The ‘Blob’ of Old Movies Is Really a Slime Mold

Mulches of bark or wood chips become beds of moist decaying plant matter. A variety of mushrooms may grow in those mulches, but organisms that don’t look like mushrooms also may grow there, causing alarm and even calls to professionals such as veterinarians.

Veterinarians get calls because sometimes the substance of concern looks like, to put it bluntly, dog vomit. The mass is slimy in appearance and lies rather flat across the ground, so many people associate it with stomach problems in pets.

The organism is a very strange one called a slime mold. Although some references treat the organism as a member of the Kingdom Fungi, it actually is not that closely related to fungi and now is placed in the Kingdom Protista.

Slime molds are the original “blob” familiar from horror movies. Slime molds move like an amoeba at a slow rate of about 1mm per hour. There is no cell wall, such as would be seen in plants, and a single membrane holds the mass together. In effect, the blob is one enlarged cell that includes a large number of nuclei (in most organisms, one cell contains one nucleus).

The enlarged cell is called a plasmodium because it is a mass of cell contents, or protoplasm. Most plasmodia are only a few millimeters in diameter, but some may reach over 30 cm (12 inches) in width. The plasmodium moves slowly, ingesting organic material and growing. A plasmodium will develop “fruiting bodies” that produce spores, which is the way life begins for a plasmodial slime mold.

Each spore that germinates becomes a single cell that divides and produces large populations of cells, and two cells may join to become a zygote, which eventually becomes a new plasmodium. As nuclei divide, the plasmodium becomes larger (although it remains one cell).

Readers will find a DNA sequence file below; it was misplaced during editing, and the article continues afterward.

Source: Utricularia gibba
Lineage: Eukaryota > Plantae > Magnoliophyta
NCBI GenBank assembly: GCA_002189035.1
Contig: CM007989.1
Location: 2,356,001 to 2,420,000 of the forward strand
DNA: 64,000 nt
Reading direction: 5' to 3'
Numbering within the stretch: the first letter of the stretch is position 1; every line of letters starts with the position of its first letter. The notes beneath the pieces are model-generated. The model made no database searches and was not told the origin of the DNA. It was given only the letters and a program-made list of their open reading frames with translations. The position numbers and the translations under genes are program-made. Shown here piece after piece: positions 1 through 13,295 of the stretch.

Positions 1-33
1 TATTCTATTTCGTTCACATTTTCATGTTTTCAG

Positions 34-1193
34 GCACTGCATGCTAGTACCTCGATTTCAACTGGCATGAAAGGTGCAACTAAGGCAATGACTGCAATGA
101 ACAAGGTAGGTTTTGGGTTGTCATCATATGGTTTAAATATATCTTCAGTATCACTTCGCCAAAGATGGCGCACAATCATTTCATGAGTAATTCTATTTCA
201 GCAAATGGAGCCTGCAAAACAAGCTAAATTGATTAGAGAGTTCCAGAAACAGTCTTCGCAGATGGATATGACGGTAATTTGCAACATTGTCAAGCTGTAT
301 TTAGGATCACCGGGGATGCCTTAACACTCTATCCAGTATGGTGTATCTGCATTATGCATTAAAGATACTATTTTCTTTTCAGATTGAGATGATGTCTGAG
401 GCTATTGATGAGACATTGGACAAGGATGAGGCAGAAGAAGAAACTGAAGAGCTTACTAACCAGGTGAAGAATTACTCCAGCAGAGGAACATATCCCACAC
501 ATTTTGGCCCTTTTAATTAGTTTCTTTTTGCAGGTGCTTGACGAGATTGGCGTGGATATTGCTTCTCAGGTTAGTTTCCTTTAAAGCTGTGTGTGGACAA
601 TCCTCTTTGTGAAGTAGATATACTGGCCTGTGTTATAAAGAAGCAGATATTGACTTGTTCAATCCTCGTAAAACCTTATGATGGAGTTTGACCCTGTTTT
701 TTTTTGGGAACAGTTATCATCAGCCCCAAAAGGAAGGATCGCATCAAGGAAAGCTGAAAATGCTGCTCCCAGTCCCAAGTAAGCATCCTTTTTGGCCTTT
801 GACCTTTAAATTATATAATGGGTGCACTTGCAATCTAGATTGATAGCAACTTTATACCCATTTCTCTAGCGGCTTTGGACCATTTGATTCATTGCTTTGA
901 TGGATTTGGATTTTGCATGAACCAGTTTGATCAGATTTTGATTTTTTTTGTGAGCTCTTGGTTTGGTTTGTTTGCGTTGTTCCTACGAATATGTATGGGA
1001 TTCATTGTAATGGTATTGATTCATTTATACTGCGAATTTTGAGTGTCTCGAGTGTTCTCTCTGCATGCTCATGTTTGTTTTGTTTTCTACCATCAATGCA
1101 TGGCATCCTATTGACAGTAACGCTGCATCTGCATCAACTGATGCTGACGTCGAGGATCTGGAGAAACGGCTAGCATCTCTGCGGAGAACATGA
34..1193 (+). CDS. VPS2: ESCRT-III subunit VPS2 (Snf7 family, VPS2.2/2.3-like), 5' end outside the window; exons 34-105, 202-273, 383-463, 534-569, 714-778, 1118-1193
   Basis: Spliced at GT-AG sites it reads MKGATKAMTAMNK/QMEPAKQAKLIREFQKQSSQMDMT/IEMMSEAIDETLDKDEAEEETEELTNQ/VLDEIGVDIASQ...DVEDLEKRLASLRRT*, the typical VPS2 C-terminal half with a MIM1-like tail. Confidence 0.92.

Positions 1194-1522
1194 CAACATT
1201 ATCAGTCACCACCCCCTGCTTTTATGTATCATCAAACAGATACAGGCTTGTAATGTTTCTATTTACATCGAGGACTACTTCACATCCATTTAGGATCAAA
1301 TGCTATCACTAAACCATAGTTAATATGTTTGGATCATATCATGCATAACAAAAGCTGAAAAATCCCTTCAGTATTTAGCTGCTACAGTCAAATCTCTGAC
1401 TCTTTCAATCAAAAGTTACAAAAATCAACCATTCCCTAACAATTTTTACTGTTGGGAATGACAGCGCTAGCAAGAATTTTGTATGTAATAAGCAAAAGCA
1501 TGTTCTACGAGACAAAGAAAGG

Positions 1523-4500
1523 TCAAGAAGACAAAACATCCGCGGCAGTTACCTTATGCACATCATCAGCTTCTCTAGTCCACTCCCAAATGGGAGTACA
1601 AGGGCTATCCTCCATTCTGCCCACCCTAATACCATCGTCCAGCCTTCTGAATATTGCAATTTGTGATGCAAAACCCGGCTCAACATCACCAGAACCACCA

A second group called cellular slime molds has minute cells that travel about singly, then respond to a chemical signal and join to form a structure similar to the plasmodium. This structure, however, contains numerous cells stuck to each other.

Slime molds can be bright colors, such as red, yellow, or orange. They are not harmful and there is no need for control measures (plus there are none that work). Just enjoy their color - usually they are visible for only a few days. The following series of images shows the changes in appearance of the Dog Vomit Slime Mold (Fuligo septica). 

Fuligo septica

Fuligo septica
Dog Vomit Slime Mold

The bright yellow of this early stage of Fuligo septica may last only about a day. 

Fuligo septica
Dog Vomit Slime Mold

The loss of yellow has left this aethalium (reproductive structure similar to that of a mushroom) of Fuligo septica whitish and porous.

Fuligo septica
Fuligo septica3

Fuligo septica
Dog Vomit Slime Mold

Later, breakdown of tissue creates the dark-colored, liquid spots visible in the photo. 

Fuligo septica
Dog Vomit Slime Mold

Finally, the blackish-colored spore mass of Fuligo septica may persist for weeks. 

Fuligo septica4
Ceratiomyxa fruticulosa

Slime molds have other forms and colors. The following are a few examples. Ceratiomyxa fruticulosa Coral Slime Mold

 

 

Ceratiomyxa fruticulosa
Coral Slime Mold

Ceratiomyxa fruticulosa  Coral Slime Mold
Stemonitis

Stemonitis sp.

Known by common names such as Chocolate Tube Slime, Tree hair, and Pipe Cleaner Slime, this slime mold resembles clumps of hair usually growing from decaying tree remains.
 

Stemonitis sp.

Photographs courtesy of Cindy Thornton. 

Stemonitis sp.
Locogala epidendrum

Locogala epidendrum 

 

Wolf's Milk Slime Mold 

Tubifera ferruginosa 

 

Red Raspberry Slime 

Tubifera ferruginosa
Arcyria

Arcyria sp., probably denudata

 

Carnival Candy Slime 

 
 
 
 
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